# How to construct an $n\times n$ unitary matrix taking an arbitrary $|\psi\rangle$ to a target state $|\phi\rangle$?

I came across Lecture 12 here https://viterbi-web.usc.edu/~tbrun/Course/ that does this but I was not able to understand. An example would be very helpful

• Does this answer help? quantumcomputing.stackexchange.com/a/8863/15820 Jun 8 at 18:03
• Use householder transformation Jun 8 at 18:16
• you can simply write the operator $|\psi\rangle\!\langle\phi|$ and complete it to be a unitary. This can be done by completing in an arbitrary way $|\phi\rangle$ and $|\psi\rangle$ into orthonormal bases, call them $\{|\phi_i\rangle\}$ and $\{|\psi_i\rangle\}_i$ with $\psi_1=\psi$ and $\phi_1=\phi$. Any corresponding unitary $U=\sum_i |\psi_i\rangle\!\langle\phi_i|$ sends the input to the output. I'm pretty sure this was already asked and answered on the site, but I can't find the post right now
– glS
Jun 8 at 23:39
• – glS
Jun 8 at 23:49

I didn't go through the attached pdf. But if you want to find a unitary matrix $$U$$ that maps a quantum state $$|\psi \rangle$$ to $$|\phi\rangle$$ then you can use the Householder transformation as I commented. Here the two vectors have the same length (they are unit vectors) because we are thinking of them as a quantum state, so there will always exist a Householder transformation that can do this.

For example: If you want to find a unitary, $$U$$, that maps $$|00\rangle = \begin{pmatrix} 1 \\ 0 \\ 0 \\ 0 \end{pmatrix}$$ to $$|11\rangle = \begin{pmatrix} 0\\0\\0\\1\end{pmatrix}$$ then you can construct it as: $$U = I - 2vv^T$$ where $$v$$ is the normalized vector of $$|00\rangle - |11\rangle = \begin{pmatrix} 1 \\ 0 \\ 0 \\ -1 \end{pmatrix}$$. That is, $$v = \begin{pmatrix} 1/\sqrt{2} \\ 0 \\ 0 \\ -1/\sqrt{2} \end{pmatrix}$$.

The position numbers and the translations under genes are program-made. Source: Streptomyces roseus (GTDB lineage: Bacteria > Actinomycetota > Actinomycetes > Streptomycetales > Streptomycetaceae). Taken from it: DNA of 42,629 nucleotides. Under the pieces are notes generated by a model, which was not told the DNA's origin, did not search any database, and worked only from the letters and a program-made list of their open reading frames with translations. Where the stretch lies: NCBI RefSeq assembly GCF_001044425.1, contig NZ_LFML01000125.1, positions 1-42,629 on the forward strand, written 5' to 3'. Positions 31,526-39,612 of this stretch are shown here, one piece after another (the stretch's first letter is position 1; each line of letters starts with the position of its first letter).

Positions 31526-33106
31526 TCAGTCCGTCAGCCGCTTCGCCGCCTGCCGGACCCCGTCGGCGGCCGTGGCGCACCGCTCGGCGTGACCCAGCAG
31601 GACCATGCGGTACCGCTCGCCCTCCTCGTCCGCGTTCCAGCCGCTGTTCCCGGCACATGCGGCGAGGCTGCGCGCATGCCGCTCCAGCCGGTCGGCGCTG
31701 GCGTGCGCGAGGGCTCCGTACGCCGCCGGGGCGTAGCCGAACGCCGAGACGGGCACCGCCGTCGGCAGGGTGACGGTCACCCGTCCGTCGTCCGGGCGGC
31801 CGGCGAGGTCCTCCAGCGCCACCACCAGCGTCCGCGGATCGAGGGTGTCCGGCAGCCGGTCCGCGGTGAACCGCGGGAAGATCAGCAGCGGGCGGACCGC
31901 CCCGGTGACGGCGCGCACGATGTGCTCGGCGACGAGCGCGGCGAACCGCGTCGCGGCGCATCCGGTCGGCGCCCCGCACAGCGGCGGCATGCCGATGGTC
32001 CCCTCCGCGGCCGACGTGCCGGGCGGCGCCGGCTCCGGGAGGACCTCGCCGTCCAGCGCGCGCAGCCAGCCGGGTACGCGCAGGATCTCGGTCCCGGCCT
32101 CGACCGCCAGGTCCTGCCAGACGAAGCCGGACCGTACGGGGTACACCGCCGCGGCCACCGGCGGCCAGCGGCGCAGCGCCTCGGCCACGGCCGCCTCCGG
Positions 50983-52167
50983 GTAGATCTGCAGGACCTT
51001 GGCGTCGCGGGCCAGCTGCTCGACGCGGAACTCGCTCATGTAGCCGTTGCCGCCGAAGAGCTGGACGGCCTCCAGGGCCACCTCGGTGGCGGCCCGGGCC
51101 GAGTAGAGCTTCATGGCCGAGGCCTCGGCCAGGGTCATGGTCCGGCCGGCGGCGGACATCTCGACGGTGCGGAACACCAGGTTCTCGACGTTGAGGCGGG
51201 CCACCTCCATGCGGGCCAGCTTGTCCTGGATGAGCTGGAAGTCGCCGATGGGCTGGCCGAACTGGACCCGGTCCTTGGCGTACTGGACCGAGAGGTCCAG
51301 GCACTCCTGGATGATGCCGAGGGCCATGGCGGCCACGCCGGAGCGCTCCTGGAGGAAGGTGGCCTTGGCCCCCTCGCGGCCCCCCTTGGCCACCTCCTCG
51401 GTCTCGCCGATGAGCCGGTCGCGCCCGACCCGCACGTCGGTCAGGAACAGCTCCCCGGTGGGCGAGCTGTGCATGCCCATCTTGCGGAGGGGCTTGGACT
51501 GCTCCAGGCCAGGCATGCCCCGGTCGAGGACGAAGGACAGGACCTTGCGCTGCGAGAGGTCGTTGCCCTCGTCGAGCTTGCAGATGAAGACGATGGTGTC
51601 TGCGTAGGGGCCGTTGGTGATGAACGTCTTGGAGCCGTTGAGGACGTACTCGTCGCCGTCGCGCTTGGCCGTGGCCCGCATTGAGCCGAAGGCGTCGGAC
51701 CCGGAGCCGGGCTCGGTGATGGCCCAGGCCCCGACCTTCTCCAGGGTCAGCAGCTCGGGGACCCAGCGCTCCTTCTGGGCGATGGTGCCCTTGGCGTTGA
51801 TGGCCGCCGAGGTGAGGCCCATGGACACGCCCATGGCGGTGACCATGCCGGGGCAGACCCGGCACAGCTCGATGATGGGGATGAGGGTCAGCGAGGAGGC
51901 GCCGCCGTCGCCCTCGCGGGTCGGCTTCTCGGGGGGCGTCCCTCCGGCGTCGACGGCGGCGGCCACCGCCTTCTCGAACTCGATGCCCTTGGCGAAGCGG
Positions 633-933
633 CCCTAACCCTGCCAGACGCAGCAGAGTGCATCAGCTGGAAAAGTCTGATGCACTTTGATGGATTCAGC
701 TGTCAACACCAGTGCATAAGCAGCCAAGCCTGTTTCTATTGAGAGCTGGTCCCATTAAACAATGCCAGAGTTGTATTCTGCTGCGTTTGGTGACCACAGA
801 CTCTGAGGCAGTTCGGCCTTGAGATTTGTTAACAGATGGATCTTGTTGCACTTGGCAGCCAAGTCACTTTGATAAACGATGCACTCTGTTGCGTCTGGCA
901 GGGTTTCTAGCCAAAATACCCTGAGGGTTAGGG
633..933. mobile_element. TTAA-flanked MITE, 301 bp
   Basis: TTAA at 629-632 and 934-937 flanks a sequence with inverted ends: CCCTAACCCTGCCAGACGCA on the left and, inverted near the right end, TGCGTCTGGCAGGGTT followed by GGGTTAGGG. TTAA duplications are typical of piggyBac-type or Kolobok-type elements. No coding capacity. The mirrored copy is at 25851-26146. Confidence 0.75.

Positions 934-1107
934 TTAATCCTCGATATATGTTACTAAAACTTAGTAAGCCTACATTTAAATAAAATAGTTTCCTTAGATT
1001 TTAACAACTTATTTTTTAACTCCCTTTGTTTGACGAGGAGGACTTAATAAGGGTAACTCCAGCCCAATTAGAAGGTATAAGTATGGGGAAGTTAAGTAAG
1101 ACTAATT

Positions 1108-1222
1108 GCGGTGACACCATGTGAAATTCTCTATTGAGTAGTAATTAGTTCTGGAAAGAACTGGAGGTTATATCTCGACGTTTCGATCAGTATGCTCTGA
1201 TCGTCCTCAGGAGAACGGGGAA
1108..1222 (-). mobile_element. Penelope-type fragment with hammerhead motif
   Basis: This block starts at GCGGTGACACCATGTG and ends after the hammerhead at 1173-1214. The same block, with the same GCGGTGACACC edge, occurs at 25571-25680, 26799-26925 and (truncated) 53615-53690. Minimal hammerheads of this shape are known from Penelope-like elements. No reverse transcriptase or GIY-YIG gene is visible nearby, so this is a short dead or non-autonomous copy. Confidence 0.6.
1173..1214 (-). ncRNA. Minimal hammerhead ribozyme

From here, we can write $$U$$ out explicitly as:

\begin{align} U &= \begin{pmatrix} 1 & 0 & 0 & 0\\ 0 & 1 & 0 & 0 \\ 0 & 0 & 1 & 0 \\ 0 & 0 & 0 & 1\end{pmatrix} - 2 \begin{pmatrix} 1/\sqrt{2} \\ 0 \\ 0 \\ -1/\sqrt{2} \end{pmatrix} \begin{pmatrix} 1/\sqrt{2} & 0 & 0 &-1/\sqrt{2} \end{pmatrix} \\ &= \begin{pmatrix} 1 & 0 & 0 & 0\\ 0 & 1 & 0 & 0 \\ 0 & 0 & 1 & 0 \\ 0 & 0 & 0 & 1\end{pmatrix} - 2 \begin{pmatrix} 1/2 & 0 & 0 & -1/2\\ 0 & 0 & 0 & 0 \\ 0 & 0 & 0 & 0 \\ -1/2 & 0 & 0 & 1/2 \end{pmatrix} = \begin{pmatrix} 0 & 0 & 0 & 1\\ 0 & 1 & 0 & 0 \\ 0 & 0 & 1 & 0 \\ 1 & 0 & 0 & 0\end{pmatrix} \end{align}

You can check that this is infact unitary since $$U\cdot U^\dagger = I$$ and that

$$U|00\rangle = \begin{pmatrix} 0 & 0 & 0 & 1\\ 0 & 1 & 0 & 0 \\ 0 & 0 & 1 & 0 \\ 1 & 0 & 0 & 0\end{pmatrix} \begin{pmatrix} 1 \\ 0 \\ 0 \\ 0 \end{pmatrix} = \begin{pmatrix} 0 \\ 0 \\ 0 \\ 1 \end{pmatrix} = |11\rangle$$

The question now is about how to decompose this unitary matrix into a quantum circuit with certain set of gates... This can be done in different ways... look up KAK decomposition if you are interested.